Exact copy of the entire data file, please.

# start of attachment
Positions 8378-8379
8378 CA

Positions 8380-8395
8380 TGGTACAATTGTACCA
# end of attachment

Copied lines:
Positions 8378-8379
8378 CA

Positions 8380-8395
8380 TGGTACAATTGTACCA